Nation Media editor Raymond Mujuni has said state agents are tapping his phone and phones of other investigative journalists using the spyware Pegasus.
“From Tuesday, Apple notified me – and a couple of other investigative journalists – of state sponsored attackers targeting our phones using Pegasus spyware,” Mujuni tweeted.
“We’ve taken steps to secure all gadgets but it’s important to continue to insist that illegal surveillance is criminal. We’ve been able to see the local number associated with sending phish text messages with links meant to corrupt our devices and trace it to its owner, a state agent,” he added.
Apple sent threat notification alerts to victims of state-sponsored hackers in Thailand, El Salvador and Uganda, just hours after filing a lawsuit against Israeli spyware maker NSO Group.
At least six Thai activists and researchers who have been critical of the government have received the notification, according to Reuters, including Prajak Kongkirati, a political scientist at Bangkok’s Thammasat University, researcher Sarinee Achananuntakul and Thai activist Yingcheep Atchanont of the legal monitoring group iLaw.
Citizen Lab, which tracks illegal hacking and surveillance, identified in 2018 a Pegasus spyware operator active within Thailand.
The alerts — which Apple says are designed to inform and assist users who may have been targeted by state-sponsored attackers — were also sent to a number of users in El Salvador.
This includes 12 employees from El Faro, an online digital newspaper that has been notoriously critical of the government, as well as two leaders of civil society organizations and two opposition politicians.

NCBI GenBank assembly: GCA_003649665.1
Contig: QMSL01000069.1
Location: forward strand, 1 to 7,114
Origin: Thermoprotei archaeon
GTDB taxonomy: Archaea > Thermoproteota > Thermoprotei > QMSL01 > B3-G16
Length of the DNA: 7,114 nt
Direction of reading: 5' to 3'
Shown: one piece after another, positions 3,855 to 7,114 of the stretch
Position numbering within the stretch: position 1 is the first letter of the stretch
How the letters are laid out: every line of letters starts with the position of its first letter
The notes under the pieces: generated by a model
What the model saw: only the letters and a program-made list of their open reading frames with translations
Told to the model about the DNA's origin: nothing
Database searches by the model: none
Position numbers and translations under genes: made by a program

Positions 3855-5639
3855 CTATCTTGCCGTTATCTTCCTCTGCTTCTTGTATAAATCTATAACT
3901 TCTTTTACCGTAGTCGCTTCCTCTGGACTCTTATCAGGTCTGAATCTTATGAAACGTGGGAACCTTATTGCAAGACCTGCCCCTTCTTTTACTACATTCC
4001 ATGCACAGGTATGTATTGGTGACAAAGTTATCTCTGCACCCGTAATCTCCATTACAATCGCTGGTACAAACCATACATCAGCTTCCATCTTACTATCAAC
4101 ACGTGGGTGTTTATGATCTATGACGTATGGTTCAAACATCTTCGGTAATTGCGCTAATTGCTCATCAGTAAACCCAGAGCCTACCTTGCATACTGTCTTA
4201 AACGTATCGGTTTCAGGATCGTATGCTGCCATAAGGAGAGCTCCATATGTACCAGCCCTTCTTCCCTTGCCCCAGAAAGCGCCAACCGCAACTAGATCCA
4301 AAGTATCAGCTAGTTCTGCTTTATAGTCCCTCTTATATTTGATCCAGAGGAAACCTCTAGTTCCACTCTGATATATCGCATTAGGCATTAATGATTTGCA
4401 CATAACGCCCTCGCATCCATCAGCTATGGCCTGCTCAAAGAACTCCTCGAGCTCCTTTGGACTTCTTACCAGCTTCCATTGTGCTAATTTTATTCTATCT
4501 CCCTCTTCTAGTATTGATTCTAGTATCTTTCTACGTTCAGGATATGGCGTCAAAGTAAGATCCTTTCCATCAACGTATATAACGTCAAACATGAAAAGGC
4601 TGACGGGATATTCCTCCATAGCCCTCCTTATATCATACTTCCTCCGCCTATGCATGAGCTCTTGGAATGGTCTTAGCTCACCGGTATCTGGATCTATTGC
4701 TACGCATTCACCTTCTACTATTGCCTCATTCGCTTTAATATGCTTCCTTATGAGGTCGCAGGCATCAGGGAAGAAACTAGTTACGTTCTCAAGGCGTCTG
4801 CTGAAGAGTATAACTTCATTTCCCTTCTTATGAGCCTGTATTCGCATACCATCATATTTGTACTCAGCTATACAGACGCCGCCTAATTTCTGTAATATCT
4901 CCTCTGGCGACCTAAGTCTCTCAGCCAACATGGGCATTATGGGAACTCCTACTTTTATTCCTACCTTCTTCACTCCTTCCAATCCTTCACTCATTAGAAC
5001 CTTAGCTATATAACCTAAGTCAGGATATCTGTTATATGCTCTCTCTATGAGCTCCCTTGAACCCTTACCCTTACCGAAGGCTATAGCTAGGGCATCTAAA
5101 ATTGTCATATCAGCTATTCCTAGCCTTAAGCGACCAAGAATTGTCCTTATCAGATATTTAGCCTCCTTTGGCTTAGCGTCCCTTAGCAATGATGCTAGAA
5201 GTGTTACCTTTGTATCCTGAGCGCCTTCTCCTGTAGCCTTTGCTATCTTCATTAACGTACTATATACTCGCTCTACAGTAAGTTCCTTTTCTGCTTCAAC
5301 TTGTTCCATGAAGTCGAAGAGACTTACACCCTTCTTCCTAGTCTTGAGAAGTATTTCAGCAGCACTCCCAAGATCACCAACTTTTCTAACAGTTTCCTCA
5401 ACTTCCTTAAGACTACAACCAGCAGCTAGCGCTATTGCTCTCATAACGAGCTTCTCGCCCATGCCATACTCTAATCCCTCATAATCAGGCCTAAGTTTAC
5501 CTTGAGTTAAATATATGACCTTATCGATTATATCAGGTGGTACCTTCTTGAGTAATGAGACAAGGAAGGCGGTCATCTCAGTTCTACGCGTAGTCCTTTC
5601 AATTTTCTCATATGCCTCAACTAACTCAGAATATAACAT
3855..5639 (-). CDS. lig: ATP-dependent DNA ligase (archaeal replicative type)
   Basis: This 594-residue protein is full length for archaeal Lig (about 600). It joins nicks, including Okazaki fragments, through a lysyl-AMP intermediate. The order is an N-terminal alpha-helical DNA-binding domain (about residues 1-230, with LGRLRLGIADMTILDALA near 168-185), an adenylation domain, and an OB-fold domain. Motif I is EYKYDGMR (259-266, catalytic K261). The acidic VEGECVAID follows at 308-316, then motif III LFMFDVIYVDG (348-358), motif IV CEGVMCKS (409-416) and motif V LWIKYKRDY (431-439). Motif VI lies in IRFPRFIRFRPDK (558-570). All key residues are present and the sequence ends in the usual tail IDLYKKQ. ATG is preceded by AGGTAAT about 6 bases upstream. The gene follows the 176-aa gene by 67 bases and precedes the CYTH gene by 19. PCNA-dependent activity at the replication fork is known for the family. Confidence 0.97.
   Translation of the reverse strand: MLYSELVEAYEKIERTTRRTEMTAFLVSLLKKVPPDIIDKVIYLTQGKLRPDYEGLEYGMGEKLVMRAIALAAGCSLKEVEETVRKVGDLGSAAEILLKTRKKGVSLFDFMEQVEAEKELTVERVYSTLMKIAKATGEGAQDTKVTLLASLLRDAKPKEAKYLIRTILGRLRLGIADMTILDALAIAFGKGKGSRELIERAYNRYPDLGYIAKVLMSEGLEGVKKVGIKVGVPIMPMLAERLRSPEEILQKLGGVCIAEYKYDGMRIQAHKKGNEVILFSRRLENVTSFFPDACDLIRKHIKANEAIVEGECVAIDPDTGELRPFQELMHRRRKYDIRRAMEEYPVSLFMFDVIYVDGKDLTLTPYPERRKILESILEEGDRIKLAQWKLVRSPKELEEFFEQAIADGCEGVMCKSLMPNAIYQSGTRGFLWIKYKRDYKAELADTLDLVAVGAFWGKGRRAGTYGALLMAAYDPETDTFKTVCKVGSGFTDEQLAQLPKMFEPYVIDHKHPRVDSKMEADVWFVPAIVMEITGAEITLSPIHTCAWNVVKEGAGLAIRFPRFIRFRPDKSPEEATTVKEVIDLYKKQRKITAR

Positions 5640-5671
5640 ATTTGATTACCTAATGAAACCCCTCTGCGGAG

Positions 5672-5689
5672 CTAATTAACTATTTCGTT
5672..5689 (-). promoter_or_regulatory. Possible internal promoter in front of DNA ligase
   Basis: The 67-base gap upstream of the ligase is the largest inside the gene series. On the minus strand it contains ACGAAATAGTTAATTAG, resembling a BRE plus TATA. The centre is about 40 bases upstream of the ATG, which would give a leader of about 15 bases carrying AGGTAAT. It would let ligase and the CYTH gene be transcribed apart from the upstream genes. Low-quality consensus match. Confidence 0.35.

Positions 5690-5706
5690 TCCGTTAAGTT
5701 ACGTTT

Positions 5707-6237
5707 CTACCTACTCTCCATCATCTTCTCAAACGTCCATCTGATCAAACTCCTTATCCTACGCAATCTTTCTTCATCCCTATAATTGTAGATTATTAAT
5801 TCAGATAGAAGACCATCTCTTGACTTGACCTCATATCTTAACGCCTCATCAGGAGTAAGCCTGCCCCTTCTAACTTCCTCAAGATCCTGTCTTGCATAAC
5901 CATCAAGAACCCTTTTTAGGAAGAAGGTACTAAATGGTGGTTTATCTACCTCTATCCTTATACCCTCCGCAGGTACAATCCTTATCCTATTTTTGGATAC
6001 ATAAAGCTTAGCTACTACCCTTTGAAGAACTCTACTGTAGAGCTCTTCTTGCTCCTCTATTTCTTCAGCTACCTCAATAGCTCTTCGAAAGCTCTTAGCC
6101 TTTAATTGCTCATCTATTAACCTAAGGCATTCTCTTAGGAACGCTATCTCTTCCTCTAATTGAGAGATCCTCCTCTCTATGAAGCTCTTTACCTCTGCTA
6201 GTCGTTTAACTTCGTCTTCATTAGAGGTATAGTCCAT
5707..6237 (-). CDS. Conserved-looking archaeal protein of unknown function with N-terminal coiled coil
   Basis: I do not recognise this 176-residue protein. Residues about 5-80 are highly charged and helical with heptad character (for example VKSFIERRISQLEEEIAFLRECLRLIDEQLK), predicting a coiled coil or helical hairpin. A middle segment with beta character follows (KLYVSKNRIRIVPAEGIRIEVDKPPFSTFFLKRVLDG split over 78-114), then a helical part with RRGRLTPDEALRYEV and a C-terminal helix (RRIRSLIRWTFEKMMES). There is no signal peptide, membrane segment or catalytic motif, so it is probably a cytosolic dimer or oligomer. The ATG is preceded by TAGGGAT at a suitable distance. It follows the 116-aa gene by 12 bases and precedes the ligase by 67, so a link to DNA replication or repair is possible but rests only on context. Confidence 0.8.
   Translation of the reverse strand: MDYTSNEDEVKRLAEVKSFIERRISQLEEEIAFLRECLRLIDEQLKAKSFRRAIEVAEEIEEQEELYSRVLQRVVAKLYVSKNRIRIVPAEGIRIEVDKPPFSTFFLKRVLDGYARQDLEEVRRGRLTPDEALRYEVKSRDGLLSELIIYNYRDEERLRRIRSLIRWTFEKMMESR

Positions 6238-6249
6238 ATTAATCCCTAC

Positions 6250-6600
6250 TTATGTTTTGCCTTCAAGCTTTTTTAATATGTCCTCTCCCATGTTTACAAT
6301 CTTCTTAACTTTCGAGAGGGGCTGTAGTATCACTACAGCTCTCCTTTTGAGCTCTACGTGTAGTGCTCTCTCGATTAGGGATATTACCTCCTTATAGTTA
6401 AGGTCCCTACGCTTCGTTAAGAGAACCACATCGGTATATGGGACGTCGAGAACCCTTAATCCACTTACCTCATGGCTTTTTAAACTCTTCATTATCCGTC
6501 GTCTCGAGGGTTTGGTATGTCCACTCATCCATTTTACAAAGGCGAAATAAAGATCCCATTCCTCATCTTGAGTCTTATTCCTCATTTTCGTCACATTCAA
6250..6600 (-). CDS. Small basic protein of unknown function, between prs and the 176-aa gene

Norbert Mao, the president of the Democratic Party in Uganda, also said on Twitter that he had received the threat notification.
The alert from Apple warns: “Apple believes you are being targeted by state-sponsored attackers who are trying to remotely compromise the iPhone associated with your Apple ID. These attackers are likely targeting you individually because of who you are or what you do. If your device is compromised by a state-sponsored attacker, they may be able to remotely access your sensitive data, communications, or even the camera and microphone. While it’s possible this is a false alarm, please take this warning seriously.”
Apple on Tuesday sued NSO Group to seek a permanent injunction to prevent the spyware maker from using any Apple product. This would make it more difficult for the company to find and exploit vulnerabilities in iPhone software and hack its targets.
“The steps we’re taking today will send a clear message: In a free society it is unacceptable to weaponize powerful state-sponsored spyware against those who seek to make the world a better place,” said Apple’s security chief Ivan Krstić.
“Apple runs one of the most sophisticated security engineering operations in the world, and we will continue to work tirelessly to protect our users from abusive state-sponsored actors like NSO Group.”
Speaking on the saga, Mujuni said while government reserves right to intercept communications, it ought to do so through legal channels.
“We also associate ourselves fully to the new lawsuit filed by @apple against the NSO group whose distribution of this spyware to state agents has enabled them to consistently seek to compromise our personal details and intercept our communications.”
Mujuni Raymond is an investigative journalist in East Africa currently working with Nation Media Group as the head of the Current Affairs Programming and show Host for the Fourth Estate program.
He is the Deputy Director at the African Institute For Investigative Journalism, a non-profit home of Investigative reporting in Uganda.
Additional reporting by Reuters